Patients requiring emergency surgeries were taken up for the procedure on the basis of the RAT reports, RT-PCR reports were obtained subsequent to the procedure and patients planned for elective procedure were taken up only after RT-PCR reports. Optimal IPC measures as per the guidelines of Ministry of Health and Family Welfare, Republic of India[6] were followed including adequate PPE for the entire surgical and anaesthesia team.

Test results were obtained. Data was compiled and entered into Microsoft excel sheet and analysed using software SPSS version 20.0. Data was analysed using descriptive statistics (frequencies, mean, standard deviation and percentages).


A total of 204 patients underwent pre-operative RAT and RT-PCR testing; of which, 85 were females and 119 were males. Mean age of the study population was 51.44 years (standard deviation = 16.501 years). Of the 204, 25 were planned for emergency ophthalmic procedures, 148 for cataract extraction, 17 for cornea and refractive surgery, 14 for oculoplasty. 2 pediatric cases were planned under general anaesthesia and rest were either local or topical anaesthesia. Of the 204, 2 patients tested positive for SARS CoV-2 with RAT as well as RT-PCR and 10 patients tested positive via RT-PCR after a negative RAT result of the same sample.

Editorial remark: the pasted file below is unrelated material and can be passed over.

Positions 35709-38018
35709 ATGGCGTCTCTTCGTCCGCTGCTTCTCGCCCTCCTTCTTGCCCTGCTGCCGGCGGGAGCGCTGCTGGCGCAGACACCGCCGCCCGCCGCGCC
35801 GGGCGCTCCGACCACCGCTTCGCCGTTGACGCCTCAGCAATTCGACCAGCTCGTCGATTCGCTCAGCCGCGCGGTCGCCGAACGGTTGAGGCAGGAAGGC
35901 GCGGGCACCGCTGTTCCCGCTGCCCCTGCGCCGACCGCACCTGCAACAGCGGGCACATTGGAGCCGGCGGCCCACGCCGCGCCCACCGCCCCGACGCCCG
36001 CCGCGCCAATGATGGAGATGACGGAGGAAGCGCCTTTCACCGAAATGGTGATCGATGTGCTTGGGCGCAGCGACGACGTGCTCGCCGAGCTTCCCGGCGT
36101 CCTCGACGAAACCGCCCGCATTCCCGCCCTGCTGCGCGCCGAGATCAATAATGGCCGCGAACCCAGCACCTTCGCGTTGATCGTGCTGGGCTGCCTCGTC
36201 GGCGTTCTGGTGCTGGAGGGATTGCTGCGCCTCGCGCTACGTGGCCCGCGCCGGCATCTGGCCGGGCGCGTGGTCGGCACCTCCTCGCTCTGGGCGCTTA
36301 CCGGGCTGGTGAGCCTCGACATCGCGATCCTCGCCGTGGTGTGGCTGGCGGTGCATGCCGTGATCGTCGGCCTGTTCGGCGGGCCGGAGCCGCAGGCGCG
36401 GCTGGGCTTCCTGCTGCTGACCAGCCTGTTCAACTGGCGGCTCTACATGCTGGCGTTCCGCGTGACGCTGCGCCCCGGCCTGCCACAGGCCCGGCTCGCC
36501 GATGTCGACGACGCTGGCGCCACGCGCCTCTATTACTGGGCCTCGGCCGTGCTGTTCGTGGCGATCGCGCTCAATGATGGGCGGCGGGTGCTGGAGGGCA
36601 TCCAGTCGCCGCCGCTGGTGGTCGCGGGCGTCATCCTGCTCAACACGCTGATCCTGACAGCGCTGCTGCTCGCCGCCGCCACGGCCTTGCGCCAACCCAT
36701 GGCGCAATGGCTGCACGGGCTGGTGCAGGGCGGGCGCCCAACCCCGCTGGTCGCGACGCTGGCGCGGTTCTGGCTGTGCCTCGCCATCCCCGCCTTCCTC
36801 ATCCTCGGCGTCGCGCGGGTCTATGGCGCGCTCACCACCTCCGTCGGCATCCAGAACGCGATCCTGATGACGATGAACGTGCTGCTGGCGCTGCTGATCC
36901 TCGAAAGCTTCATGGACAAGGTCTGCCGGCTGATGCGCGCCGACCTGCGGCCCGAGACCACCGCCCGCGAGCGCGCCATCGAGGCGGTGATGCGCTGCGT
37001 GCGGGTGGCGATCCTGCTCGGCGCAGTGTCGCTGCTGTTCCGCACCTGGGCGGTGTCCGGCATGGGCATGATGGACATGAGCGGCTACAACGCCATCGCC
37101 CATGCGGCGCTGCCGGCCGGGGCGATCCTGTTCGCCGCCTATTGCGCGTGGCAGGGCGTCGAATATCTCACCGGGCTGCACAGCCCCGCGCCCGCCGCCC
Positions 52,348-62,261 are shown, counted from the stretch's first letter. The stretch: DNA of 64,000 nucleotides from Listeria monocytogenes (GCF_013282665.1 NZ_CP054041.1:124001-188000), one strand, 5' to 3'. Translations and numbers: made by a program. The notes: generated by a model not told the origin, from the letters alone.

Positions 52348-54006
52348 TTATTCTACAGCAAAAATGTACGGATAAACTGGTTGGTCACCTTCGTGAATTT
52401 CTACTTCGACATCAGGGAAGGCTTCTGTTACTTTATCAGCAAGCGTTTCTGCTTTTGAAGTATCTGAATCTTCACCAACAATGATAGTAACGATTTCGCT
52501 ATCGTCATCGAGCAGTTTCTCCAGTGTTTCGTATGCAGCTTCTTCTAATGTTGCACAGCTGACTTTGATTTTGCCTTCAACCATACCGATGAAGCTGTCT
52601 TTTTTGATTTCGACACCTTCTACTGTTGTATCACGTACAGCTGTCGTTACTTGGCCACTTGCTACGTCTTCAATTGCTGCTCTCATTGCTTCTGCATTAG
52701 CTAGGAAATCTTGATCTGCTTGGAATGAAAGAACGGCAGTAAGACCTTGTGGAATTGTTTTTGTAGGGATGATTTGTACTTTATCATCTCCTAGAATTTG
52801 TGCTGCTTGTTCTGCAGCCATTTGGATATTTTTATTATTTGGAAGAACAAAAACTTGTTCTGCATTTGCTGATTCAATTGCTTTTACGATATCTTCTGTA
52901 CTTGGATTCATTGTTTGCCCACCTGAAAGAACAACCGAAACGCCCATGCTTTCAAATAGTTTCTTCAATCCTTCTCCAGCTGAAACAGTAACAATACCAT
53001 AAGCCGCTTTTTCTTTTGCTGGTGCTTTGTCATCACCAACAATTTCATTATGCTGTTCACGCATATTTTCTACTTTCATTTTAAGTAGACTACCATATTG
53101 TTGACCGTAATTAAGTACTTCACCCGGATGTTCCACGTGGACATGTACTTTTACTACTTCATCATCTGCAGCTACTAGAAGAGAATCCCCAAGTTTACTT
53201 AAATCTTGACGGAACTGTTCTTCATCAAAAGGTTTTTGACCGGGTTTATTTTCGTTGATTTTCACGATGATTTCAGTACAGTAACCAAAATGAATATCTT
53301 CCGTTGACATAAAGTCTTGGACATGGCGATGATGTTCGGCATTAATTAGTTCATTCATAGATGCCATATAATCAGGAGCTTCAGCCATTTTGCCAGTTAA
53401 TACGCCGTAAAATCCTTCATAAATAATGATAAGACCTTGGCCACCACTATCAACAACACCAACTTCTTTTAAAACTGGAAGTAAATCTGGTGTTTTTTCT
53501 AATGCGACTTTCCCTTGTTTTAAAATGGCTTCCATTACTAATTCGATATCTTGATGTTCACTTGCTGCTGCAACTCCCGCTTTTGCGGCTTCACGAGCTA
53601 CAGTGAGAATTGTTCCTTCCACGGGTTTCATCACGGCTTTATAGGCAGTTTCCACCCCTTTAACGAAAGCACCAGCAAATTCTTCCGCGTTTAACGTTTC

In an effort to contain the spread of COVID-19 and conserve health and human resources, policy makers and health administrators laid down some strict protocols and brought in some drastic changes of curbing all routine outpatient visits, elective diagnostic and surgical procedures.[7] As restrictions were relaxed there was resumption of routine health services. Yet, there has been some reluctance in presuming elective procedures due to the risk of nosocomial transmission of infection.

Elective procedures are those that are not deemed emergency, yet are essential for the health outcomes of the patient. Complete shutdown of the essential elective services has impacted many dimensions, primarily affecting health outcomes adversely due to delay in diagnostic procedure as well therapeutic elective surgeries. Such delays can be detrimental in case of life-threatening conditions like malignancy as delay in diagnosis or intervention can prove fatal.